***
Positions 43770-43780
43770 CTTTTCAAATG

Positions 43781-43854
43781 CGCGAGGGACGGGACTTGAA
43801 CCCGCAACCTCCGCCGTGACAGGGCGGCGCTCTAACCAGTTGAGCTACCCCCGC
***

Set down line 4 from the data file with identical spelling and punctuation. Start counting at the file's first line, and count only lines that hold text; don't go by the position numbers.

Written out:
43781 CGCGAGGGACGGGACTTGAA